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Identity: Sense of Self/Sense of Place


  • Project TitleIdentity: Sense of Self/Sense of Place
  • Themeidentity, sense of place, envisioning the future, community improvement, politics & government
  • Submitted ByMelissa Quirk
  • OrganizationDrury High School
  • Brief DescriptionDiscovering a sense of identity, starting with self, then expanding to include community, students then research and become empowered in having an impact on the future of their city.
    Attached is the complete UbD (Understanding by Design) backward planning chart with more detail on the overall plan/design for this unit.

    View/Download File: /project316_0003/IDENTITY_UbD_Template.doc

  • Materials / ResourcesDocumentation on local history, local historians, public library (particularly archival section), local arts organizations, local community organizations, poems and videos on identity, laptops and projector
  • Team membersMelissa Quirk (English teacher), Anne French (Service Learning Coordinator), mayor, city council members, students, local historians, public librarian
  • Pre-requisite knowledgeknowledge of field trip procedure, available funds, professional development in service learning, contacts with community members, access to service learning coordinator/support, knowledge of PowerPoint, Word, use of projectors, awareness of local arts and community contacts, knowledge of working with local media/writing press releases, awareness of school/district policy on publicity,
  • Technical support neededInternet searches available, digital projector for teacher and student presentations
  • Any modifications or extensions for particular student populations?Resources and specifics of assignment may vary depending upon culture of community and that community`s history; however, every town/city has a story. Utilizing area historical (museums, historians, etc.), research (public libraries, college libraries in area, census documents, etc.), and human resources (local entrepreneurs, politicians, community leaders, artists, officials, etc.)will help teacher and students uncover/discover identity of community/society and connect to sense of identity of self.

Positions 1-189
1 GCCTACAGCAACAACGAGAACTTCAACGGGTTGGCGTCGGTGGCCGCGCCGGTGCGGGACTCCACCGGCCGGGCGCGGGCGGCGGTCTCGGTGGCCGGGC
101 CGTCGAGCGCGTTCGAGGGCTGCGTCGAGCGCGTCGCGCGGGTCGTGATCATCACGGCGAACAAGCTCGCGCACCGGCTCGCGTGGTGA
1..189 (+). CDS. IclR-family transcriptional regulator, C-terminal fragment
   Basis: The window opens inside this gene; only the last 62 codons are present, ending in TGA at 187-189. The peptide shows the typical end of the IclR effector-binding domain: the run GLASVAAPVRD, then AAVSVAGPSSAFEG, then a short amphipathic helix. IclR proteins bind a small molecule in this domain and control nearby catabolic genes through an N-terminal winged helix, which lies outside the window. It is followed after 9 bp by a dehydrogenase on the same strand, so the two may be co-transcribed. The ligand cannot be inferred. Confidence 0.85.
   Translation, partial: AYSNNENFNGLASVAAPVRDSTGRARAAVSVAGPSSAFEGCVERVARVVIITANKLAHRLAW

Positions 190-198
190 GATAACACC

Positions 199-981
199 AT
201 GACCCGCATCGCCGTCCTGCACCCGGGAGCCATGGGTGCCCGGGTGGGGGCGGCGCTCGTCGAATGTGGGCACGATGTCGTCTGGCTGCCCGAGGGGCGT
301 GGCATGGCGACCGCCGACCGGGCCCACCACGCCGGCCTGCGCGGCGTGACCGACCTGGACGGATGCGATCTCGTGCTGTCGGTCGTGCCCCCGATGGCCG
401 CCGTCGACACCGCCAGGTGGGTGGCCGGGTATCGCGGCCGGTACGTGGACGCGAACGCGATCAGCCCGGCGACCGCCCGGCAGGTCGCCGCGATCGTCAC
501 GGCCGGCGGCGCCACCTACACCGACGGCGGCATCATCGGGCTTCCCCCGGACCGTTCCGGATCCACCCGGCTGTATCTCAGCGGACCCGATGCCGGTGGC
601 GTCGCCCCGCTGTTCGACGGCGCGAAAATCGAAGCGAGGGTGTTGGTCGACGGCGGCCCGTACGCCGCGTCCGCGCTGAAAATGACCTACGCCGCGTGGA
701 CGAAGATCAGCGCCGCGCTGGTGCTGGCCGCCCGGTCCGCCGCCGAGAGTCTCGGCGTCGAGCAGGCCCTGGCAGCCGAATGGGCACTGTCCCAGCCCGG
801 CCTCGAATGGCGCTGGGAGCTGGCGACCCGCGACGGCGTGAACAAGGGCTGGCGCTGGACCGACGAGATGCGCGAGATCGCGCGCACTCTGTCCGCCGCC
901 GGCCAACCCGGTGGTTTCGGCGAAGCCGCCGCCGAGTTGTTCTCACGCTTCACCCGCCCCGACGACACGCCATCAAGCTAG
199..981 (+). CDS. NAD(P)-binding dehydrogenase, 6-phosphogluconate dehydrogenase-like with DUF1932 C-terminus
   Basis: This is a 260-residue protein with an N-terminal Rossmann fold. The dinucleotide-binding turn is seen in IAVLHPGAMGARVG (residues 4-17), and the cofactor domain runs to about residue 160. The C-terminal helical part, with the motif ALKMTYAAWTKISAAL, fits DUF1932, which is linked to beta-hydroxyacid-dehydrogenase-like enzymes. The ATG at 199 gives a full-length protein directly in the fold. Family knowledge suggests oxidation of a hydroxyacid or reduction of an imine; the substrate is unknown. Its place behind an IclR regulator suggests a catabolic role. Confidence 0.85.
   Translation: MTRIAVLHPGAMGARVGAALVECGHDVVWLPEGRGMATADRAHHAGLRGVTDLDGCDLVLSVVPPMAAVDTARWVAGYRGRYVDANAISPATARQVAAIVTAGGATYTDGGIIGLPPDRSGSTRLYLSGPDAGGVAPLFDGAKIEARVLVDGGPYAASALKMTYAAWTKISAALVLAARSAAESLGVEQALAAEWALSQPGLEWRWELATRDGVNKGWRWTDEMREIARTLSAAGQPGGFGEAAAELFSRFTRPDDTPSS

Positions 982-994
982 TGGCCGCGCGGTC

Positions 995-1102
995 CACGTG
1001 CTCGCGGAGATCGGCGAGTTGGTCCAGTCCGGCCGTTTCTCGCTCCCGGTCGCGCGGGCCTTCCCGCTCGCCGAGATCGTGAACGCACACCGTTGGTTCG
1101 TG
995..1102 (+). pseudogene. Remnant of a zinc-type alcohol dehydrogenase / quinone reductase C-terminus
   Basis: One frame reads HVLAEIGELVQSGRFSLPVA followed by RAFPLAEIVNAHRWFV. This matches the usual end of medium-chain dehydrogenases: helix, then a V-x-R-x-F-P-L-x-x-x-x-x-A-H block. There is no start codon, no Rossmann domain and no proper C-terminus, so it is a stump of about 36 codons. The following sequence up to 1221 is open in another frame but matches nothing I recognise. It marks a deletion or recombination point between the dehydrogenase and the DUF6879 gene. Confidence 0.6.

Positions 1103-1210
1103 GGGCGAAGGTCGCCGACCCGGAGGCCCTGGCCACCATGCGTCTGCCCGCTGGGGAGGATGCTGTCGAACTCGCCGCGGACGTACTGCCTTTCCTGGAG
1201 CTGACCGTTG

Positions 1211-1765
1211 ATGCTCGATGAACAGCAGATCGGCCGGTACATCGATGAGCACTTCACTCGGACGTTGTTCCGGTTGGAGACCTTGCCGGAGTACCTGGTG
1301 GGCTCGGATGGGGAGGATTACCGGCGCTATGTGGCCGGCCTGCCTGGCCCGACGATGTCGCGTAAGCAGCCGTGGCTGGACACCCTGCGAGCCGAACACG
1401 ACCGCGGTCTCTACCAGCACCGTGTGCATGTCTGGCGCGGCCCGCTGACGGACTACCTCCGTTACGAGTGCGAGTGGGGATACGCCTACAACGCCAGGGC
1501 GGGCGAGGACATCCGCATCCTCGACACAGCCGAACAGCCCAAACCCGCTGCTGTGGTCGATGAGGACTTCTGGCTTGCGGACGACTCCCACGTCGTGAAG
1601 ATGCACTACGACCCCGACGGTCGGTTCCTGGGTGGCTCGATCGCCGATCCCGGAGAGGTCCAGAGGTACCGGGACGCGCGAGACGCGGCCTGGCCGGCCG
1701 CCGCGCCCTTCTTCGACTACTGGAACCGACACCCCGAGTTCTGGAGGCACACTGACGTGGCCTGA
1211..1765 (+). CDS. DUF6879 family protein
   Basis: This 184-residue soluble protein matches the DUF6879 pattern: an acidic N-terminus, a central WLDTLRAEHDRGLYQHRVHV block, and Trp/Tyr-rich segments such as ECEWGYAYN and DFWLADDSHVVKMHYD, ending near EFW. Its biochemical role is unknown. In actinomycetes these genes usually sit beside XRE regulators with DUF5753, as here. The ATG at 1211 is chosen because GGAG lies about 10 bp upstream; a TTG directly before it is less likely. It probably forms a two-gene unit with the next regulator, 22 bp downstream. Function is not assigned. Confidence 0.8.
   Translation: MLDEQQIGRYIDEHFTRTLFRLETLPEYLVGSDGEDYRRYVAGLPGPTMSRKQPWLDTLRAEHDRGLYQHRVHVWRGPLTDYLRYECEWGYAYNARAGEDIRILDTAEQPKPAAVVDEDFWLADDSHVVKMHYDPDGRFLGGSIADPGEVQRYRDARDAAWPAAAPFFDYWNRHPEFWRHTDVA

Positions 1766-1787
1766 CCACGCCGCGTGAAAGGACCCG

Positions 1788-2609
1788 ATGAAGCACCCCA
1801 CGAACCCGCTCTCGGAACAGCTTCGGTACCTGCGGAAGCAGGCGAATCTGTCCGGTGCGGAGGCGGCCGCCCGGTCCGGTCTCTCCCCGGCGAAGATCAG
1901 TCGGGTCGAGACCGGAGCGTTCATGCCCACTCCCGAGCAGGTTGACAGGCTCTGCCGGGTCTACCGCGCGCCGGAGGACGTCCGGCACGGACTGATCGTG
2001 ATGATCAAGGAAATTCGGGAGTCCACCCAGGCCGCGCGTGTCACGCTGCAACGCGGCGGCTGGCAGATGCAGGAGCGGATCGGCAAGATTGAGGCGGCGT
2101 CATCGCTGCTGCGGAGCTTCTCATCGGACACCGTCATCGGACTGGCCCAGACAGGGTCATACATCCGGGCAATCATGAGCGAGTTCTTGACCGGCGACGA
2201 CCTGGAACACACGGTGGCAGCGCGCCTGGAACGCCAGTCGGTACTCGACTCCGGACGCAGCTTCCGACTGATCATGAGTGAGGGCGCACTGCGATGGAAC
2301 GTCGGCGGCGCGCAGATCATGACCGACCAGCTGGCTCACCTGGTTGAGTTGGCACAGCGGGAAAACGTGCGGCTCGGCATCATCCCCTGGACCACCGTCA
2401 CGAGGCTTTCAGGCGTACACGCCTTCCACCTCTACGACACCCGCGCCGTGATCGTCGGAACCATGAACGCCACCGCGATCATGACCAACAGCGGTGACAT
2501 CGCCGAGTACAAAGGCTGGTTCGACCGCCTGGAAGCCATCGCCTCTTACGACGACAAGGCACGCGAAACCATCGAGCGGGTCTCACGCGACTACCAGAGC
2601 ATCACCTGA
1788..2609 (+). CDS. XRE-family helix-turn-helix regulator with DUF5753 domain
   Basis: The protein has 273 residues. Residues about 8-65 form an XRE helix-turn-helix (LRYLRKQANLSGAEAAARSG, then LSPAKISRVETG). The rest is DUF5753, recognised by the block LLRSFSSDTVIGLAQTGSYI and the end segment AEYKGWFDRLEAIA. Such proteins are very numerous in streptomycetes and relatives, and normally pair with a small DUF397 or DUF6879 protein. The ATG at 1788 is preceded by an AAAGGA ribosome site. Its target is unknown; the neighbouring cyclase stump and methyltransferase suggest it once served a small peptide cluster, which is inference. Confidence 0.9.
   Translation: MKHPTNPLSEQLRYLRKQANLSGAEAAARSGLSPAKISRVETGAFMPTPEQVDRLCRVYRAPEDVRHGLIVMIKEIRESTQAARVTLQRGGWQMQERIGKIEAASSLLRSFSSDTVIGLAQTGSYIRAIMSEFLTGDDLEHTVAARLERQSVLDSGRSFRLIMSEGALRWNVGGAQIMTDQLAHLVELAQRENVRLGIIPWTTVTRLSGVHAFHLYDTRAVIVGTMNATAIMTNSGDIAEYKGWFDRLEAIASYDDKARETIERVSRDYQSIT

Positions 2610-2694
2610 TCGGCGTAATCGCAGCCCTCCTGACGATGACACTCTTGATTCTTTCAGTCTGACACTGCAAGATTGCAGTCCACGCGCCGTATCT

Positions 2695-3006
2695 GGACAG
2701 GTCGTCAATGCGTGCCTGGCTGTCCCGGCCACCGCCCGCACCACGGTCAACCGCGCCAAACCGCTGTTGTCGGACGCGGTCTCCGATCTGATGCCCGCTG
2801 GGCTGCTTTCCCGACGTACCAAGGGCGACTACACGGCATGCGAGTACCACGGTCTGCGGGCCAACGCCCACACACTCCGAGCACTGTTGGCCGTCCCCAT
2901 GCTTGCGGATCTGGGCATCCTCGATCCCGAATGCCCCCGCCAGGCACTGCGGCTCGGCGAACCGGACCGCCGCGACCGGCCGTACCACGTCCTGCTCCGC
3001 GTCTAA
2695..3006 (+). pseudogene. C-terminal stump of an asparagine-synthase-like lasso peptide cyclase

Key Questions

  • Key QuestionsWho am I?
    Where does identity come from?
    How does environment shape our identity?
    What identities, if any, are permanent and which do we have the power to change?
    What roles do neighborhood and community play in shaping who we become?
    How do individuals influence the identity of their society?
    Who is
  • Connections: How or why was this topic identified? Why is it meaningful?Among other things, ninth grade English students need to learn to read informative texts, write research papers, listen to a speaker to learn information, collaborate, and present to an audience. This project connects them personally to their community, while remaining focused on the skills identified by MA common core standards.
  • Background Research: What resources were used to find background information for this project?Local librarian, online research into community organizations, local political leaders including the mayor‘s office, district service learning coordinator, MA common core skills list, web research on identity artwork (songs, videos, poems, etc.), contacting local press including local broadcast (tv) station